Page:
by cheri block
Thoreau said that one could choke on too much courtesy. In my daily world of rambunctious and hormonal high school students, people for whom the word courtesy had shifting connotation, this quotation provided an opportunity for discussion.
Can one be too polite? I asked, keeping my poker face as stoic as possible, forcing my eyebrows to remain seated.
As you can guess, the responses varied.
When all was said and done, after a stimulating hour of wrangling, elbowing, and shouting, most agreed that being polite was better than being rude.
What do you think, Mrs. Sabraw?
This was the inevitable question I answered after every discussion. Kids wanted to know what I thought.
Just because I might disagree with Thoreau does not mean he was wrong. I could be wrong, you know. You know? At that point, I set my eyebrows free and they went up in an arch and then came down in a very straight line. Everyone in my audience became serious and quiet as the early morning dawn.
Let me tell you a little story about fishing at the mouth of the Klamath River up in Northern California with my dad and my brother, Stevie. I was ten years old and he was eight. We’d get up very early at the Requa Inn, eat a hot meal of scrambled eggs and crisp bacon, wash it down with orange juice, all while hoping to hook the biggest fish of our short lives.
We’d meet our guide Oscar Gensaw, a member of the Yurok Indian tribe, who would row a green boat out to the mouth of the river. I remember the creak of the old wood of the boat, as Oscar rhythmically moved the oars forward and back, in customary Yurok silence and respect for what was about to happen. An old Thermos, filled with hot coffee, rested underneath Oscar’s worn boots.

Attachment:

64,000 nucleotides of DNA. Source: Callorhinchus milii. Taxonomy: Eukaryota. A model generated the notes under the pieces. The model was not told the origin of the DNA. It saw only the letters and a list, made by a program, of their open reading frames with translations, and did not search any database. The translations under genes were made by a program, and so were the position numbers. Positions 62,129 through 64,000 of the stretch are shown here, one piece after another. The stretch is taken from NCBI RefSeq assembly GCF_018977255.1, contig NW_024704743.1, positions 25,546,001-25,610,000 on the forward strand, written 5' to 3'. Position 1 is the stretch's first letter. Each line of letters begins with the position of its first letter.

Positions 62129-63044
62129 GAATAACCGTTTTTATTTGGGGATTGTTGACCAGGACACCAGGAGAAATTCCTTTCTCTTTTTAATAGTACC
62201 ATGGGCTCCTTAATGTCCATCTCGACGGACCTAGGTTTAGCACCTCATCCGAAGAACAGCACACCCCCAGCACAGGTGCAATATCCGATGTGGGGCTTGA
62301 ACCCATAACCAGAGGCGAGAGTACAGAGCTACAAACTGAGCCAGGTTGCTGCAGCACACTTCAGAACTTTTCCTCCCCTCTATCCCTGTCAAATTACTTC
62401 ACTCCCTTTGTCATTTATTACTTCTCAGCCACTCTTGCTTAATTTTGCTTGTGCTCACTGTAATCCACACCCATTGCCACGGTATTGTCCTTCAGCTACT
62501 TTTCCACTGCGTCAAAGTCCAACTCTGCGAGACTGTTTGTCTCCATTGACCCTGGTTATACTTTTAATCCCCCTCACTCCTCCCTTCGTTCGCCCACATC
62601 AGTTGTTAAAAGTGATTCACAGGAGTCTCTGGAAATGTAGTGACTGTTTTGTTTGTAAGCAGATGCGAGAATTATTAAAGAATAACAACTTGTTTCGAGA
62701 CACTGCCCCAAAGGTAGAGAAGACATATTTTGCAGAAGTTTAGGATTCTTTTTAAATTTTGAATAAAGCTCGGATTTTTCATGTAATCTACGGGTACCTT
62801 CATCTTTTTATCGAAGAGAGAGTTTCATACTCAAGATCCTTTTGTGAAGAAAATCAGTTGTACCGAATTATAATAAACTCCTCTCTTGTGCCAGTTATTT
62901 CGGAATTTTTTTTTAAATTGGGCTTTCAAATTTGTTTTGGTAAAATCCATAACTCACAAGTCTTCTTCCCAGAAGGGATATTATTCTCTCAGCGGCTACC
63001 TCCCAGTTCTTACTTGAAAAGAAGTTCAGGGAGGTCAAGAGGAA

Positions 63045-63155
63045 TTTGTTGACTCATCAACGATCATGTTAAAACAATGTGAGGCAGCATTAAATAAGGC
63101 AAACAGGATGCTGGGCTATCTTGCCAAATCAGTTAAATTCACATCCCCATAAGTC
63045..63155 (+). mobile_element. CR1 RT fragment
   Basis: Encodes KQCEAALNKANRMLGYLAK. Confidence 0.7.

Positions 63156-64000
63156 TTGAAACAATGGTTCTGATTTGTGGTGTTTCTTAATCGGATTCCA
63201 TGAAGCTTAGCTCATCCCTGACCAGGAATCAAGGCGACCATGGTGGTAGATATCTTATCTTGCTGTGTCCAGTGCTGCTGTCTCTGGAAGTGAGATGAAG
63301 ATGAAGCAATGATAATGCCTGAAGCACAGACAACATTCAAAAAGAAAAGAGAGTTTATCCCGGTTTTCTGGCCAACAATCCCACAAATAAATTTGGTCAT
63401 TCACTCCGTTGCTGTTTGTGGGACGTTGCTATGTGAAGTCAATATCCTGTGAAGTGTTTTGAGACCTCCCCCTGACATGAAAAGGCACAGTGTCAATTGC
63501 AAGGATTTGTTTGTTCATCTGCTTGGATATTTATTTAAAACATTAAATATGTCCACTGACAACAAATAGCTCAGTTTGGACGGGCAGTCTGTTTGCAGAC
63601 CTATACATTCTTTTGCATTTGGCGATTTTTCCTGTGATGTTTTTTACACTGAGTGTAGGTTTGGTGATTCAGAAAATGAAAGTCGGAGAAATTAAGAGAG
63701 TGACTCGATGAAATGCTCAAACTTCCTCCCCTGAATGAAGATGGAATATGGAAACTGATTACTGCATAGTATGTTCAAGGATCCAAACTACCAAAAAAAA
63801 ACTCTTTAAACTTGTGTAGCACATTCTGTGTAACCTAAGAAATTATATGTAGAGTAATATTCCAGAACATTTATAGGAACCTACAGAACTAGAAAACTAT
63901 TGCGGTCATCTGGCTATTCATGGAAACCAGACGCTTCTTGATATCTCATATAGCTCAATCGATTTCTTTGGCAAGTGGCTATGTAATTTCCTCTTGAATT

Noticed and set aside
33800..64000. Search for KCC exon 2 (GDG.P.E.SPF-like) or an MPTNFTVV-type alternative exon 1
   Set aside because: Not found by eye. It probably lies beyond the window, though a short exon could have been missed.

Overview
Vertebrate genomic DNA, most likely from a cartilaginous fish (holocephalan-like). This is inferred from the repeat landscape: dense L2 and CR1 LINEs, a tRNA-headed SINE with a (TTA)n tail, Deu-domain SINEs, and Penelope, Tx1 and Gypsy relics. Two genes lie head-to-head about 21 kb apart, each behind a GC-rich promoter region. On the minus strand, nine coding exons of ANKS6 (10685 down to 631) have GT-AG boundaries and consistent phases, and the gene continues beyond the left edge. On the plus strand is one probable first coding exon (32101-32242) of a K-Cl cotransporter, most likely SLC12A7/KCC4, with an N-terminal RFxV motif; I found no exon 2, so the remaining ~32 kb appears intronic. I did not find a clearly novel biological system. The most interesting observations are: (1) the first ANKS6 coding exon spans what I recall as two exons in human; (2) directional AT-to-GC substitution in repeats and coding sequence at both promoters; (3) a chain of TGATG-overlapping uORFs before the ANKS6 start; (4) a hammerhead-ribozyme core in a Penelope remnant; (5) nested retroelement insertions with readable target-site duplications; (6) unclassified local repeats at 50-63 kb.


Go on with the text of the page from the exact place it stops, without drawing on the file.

The Fenwick fishing rods–big ones, able to bend into the tug of a 50 pound Chinook salmon–lay horizontal in the front of the rowboat.
We baited our hooks, that cold August morning there by the sand spit that guarded the mouth like a long tongue. Oscar kept rowing, being careful not to crowd another small green boat, filled with other anglers, off there in the foggy midst of a Northern California summer morning. All in all, there might have been ten boats out in the water.
Suddenly, without warning, a strike to my line. When a 50 pound fish strikes the line of a 75 pound girl, about 25 pounds of uncertainty are up for grabs. And grab my body, my father did, quickly…before his number one child entered the cold water, gripping her rod and reel for dear life. She would not lose that fish.
Something amazing happened at that moment (students) and it has to do with courtesy.
Oscar yelled, “Fish on!” The other Yurok guides suggested appropriate fishing manners.
All other fishermen,women, and children reeled in their lines, so the biggest darn Chinook of the day could be battled by one small child with the help of her father.
Years later, when the mouth of the Klamath looked like downtown Manhattan at rush hour and Anglo guides rowed eagerly into Yurok fishing spots, the meaning of courtesy and respect for the fish and the ritual all came to me like the strike of the salmon I had successfully landed.